- Key information is pooled at the top right-hand corner of the result including price, the number of bedrooms and bathrooms, square footage, and location.
- Just underneath the key data, you'll find an overview of the property. This section includes the number of days on the site, how many views the property has had, and how many times other users have saved it. There is also a detailed description of the property provided by the realtor, features of the home, other homes in the community, and community information.
- A "Contact" button allows you to connect instantly to the realtor or person responsible for the listing by sending a message.
Another feature Zillow offers is its Zestimates. This is the site's estimated market value for an individual property. The website emphasizes that Zestimates are only a starting point to determine the value of a home and shouldn't be taken as an official appraisal. The Zestimate is calculated on a daily basis using a series of data gathered from public sources and from users. The site also provides a Zestimate forecast, which predicts what the price of the home will be after one year. This figure is based on current home and market information.
You can also stay updated on trends and research in the real estate and housing market through Zillow's research tab. This section is divided into different sections for the latest news, data, markets, buying and selling, renting, and policies involving the market.
Trulia is another popular real estate website. The company was founded in 2005 and still has its headquarters in San Francisco.
Just like Zillow, Trulia offers real estate listings for prospective home buyers, sellers, and renters. Just like Zillow, Trulia makes most of its money from advertising.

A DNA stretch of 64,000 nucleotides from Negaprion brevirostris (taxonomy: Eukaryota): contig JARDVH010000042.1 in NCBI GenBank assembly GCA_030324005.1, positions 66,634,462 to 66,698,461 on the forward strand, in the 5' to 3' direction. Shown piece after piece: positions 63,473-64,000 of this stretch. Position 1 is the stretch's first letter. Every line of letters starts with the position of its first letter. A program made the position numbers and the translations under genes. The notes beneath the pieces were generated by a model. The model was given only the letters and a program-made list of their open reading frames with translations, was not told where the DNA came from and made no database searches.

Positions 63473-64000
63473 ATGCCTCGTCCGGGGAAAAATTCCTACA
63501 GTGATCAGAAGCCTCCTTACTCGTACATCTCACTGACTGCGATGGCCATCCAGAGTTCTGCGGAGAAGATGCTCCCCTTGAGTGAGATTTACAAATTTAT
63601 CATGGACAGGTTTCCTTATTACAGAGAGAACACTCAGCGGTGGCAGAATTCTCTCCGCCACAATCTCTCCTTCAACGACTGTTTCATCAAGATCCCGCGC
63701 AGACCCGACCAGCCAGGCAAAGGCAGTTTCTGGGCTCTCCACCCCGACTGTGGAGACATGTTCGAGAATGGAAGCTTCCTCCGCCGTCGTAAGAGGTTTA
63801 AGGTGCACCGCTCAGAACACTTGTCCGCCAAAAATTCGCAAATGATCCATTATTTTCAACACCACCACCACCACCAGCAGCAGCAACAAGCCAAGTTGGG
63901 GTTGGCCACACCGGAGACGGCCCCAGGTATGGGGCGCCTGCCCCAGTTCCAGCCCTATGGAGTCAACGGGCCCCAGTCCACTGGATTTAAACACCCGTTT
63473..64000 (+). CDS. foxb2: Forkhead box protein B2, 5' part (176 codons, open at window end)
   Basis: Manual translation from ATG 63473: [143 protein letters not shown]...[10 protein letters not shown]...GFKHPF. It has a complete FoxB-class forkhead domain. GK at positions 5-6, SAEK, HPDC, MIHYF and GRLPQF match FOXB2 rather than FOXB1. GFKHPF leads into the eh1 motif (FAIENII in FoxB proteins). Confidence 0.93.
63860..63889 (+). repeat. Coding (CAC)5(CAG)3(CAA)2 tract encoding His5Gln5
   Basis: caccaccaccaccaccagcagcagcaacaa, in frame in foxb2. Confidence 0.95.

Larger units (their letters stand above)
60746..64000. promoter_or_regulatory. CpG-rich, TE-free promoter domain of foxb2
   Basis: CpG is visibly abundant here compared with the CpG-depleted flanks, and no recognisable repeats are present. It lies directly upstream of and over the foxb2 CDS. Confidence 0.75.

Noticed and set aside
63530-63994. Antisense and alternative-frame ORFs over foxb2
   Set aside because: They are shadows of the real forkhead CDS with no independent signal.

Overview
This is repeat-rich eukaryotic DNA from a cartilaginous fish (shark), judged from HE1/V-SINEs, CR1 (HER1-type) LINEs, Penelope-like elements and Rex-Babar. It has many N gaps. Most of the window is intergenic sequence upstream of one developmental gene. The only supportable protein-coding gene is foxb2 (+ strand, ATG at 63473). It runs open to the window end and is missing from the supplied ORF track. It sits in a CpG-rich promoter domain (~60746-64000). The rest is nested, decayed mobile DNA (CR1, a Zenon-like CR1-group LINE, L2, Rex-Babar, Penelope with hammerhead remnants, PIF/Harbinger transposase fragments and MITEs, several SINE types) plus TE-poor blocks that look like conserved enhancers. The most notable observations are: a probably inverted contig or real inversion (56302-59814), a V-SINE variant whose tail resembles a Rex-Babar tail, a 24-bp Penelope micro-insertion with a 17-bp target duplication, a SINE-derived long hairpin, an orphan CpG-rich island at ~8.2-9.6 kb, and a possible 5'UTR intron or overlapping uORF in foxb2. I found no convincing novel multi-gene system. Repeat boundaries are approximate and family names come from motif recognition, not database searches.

Even though the company is now owned by Zillow, it provides users with a different experience online. Search results yield a map on the right-hand side and listings on the left. Once you click on a particular listing, the key information—price, address, number of bedrooms and bathrooms, square footage—is listed on the top, along with an estimate of the monthly mortgage payment. Property photos and listing information including realtor contacts are listed below. This is followed by a detailed description of the property provided by the listing agent, features, and similar homes in the area.
Trulia claims its 34 neighborhood map overlays give consumers more insight into what it's like to live in a home and the neighborhood. Trulia also provides a visual breakdown of the monthly costs for the property, including your mortgage payment, property taxes, home insurance, any association fees, and mortgage insurance. This gives prospective buyers an idea of whether they can afford a particular residence.
Another one of Trulia's distinct features is its crime map data. The site pools crime data for neighborhoods from both local law enforcement and news reports, allowing users to determine safety in the community.
Zillow, unlike Trulia, goes beyond the U.S. in its listings. In 2018, Zillow announced a partnership with a number of Canadian brokerages and real estate companies to list properties on the site. According to the site, properties are listed for a variety of Canadian cities including Toronto, Vancouver, Ottawa, Calgary, Edmonton, and Kelowna.